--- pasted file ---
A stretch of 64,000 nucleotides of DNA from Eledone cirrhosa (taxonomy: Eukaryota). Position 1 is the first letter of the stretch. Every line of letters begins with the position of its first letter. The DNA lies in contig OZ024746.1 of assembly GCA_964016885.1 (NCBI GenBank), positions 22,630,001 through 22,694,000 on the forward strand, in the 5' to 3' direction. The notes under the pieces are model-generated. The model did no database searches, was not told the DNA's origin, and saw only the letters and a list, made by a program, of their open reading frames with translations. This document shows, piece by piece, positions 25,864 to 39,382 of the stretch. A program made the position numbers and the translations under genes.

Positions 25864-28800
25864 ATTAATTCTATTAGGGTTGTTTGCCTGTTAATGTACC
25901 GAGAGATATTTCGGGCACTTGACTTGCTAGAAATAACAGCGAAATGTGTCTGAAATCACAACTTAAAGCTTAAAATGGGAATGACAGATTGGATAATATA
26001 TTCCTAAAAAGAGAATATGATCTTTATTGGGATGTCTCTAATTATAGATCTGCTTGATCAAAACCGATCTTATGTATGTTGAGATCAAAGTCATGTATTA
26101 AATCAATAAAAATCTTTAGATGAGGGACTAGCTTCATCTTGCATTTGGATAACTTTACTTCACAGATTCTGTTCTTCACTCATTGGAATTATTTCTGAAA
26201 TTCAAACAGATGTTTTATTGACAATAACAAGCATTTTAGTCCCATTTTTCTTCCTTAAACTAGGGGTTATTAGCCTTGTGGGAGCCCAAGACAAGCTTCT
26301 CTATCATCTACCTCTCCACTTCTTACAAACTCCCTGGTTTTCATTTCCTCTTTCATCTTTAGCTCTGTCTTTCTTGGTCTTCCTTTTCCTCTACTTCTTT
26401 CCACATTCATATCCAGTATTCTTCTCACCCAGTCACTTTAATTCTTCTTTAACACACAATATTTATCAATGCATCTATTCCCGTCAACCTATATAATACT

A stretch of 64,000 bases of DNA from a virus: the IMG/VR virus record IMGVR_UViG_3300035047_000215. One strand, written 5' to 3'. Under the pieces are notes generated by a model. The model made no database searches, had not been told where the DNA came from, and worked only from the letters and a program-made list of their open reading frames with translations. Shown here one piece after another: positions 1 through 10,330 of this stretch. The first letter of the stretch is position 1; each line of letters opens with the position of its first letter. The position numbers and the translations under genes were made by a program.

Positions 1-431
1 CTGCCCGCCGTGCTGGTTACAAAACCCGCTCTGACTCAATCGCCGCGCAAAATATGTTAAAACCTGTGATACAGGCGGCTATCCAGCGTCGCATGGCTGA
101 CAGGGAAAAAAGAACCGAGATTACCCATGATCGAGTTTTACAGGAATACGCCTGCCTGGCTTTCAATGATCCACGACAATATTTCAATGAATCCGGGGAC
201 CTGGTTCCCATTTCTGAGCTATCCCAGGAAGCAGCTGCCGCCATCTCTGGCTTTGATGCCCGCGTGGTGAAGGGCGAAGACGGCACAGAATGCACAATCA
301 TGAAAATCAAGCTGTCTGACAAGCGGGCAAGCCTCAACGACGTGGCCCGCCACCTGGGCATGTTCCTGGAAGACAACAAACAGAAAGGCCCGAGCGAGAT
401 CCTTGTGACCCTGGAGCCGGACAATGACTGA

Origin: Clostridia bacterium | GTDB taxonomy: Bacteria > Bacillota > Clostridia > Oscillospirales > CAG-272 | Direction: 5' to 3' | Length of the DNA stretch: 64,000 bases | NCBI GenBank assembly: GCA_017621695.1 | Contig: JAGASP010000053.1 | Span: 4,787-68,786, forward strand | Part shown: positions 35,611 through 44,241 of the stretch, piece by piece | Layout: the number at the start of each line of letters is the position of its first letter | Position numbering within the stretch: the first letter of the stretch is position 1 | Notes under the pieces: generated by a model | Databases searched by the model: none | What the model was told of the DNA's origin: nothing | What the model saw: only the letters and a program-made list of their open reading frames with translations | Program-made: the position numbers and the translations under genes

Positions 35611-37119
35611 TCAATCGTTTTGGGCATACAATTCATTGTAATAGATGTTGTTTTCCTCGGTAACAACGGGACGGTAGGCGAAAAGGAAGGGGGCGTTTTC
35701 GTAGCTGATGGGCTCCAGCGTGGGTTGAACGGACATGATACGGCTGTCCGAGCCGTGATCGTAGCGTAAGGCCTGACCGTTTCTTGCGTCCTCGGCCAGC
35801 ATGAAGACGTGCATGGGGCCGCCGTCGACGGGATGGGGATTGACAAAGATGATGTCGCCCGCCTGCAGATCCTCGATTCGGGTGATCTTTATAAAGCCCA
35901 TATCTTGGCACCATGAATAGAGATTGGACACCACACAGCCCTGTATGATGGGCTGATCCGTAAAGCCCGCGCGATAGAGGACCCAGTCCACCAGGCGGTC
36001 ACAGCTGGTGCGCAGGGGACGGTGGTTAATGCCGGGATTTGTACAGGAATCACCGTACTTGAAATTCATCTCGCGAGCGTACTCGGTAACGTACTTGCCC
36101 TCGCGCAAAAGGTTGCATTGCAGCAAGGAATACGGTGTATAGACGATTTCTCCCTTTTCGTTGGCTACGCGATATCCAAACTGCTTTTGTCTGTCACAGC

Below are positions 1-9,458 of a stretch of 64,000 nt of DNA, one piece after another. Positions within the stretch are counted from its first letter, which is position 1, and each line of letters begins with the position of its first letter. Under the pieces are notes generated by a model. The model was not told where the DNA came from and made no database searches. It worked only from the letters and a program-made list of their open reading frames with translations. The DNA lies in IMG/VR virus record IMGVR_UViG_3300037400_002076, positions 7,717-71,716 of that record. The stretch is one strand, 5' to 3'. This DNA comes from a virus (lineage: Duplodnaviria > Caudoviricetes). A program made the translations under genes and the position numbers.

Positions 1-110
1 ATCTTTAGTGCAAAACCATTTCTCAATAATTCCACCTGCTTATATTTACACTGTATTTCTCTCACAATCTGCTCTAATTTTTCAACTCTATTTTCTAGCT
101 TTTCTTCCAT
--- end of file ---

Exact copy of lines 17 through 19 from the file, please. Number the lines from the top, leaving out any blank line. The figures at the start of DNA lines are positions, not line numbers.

Origin: Clostridia bacterium | GTDB taxonomy: Bacteria > Bacillota > Clostridia > Oscillospirales > CAG-272 | Direction: 5' to 3' | Length of the DNA stretch: 64,000 bases | NCBI GenBank assembly: GCA_017621695.1 | Contig: JAGASP010000053.1 | Span: 4,787-68,786, forward strand | Part shown: positions 35,611 through 44,241 of the stretch, piece by piece | Layout: the number at the start of each line of letters is the position of its first letter | Position numbering within the stretch: the first letter of the stretch is position 1 | Notes under the pieces: generated by a model | Databases searched by the model: none | What the model was told of the DNA's origin: nothing | What the model saw: only the letters and a program-made list of their open reading frames with translations | Program-made: the position numbers and the translations under genes

Positions 35611-37119
35611 TCAATCGTTTTGGGCATACAATTCATTGTAATAGATGTTGTTTTCCTCGGTAACAACGGGACGGTAGGCGAAAAGGAAGGGGGCGTTTTC